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April 15, 2021

Memory: It's All In Your Head

The prospect of developing dementia, Alzheimer's disease, or memory loss, is one of the largest worries as people grow older.

However, this seeming inevitability may not actually be so inevitable. It can be addressed and possibly avoided by altering our lifestyle and the ways we use mind and memory.

In this episode we meet, Rena Yudkowsky, a geriatric social worker and memory coach, as she details the various cognitive practices and lifestyle changes that people can engage in to curb memory loss.

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As a geriatric social worker and memory coach who's been in the field for twenty years, Rena, knows a lot about memory and particularly how it declines. 


She provides a distinction between normal memory loss and abnormal memory loss which impedes daily functioning and is associated with conditions such as dementia and Alzheimer's.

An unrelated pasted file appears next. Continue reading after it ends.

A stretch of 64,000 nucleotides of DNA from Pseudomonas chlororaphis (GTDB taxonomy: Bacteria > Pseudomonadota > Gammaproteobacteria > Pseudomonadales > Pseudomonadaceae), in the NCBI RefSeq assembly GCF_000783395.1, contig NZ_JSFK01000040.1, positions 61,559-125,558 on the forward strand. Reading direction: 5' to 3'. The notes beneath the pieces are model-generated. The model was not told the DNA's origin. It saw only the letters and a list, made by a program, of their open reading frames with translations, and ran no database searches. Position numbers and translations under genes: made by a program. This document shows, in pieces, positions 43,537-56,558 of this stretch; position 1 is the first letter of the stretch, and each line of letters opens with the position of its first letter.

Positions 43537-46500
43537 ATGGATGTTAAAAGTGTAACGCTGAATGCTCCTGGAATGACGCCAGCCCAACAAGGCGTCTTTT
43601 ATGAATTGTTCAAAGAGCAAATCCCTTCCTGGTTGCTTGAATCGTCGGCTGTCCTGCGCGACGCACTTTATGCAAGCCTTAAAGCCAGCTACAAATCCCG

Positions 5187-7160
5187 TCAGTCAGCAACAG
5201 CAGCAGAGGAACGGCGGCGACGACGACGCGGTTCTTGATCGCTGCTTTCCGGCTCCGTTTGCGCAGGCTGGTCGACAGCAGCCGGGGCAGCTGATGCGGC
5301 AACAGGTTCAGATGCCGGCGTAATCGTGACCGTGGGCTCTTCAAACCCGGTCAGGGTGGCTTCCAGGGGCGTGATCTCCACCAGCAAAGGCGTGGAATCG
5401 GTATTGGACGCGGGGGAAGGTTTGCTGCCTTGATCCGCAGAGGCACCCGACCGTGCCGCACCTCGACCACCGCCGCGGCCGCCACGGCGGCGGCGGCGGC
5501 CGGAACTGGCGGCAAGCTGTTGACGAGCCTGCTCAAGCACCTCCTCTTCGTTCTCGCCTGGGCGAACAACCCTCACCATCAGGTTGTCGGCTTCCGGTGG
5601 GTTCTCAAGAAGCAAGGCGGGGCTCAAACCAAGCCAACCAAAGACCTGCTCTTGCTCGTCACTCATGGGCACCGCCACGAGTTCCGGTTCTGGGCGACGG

While genetics are often assumed to be the largest predictor of abnormal memory loss, they are in fact, only about one-third of the problem. 


Lifestyle, including exercise, diet, sleep, focus, and cognitive stimulation, is a much larger factor in determining whether these types of conditions will develop.


Physical exercise prompts Neurogenesis. This is the process by which new brain cells are created. Sugar and other junk food impede this process, therefore it is essential to maintain a healthy diet and drink lots of water. 


Sleep is also another huge factor, as is our ability to focus, which we should strive to maintain by refraining from multitasking. 


Lastly, cognitive stimulation, including new learning and social stimulation ensures that new brain cells will continue to develop. 


Just like any skill, memory can be trained through exercises, techniques, and practice. This is Rena’s area of expertise, and the first step to remembering anything is believing that you can.






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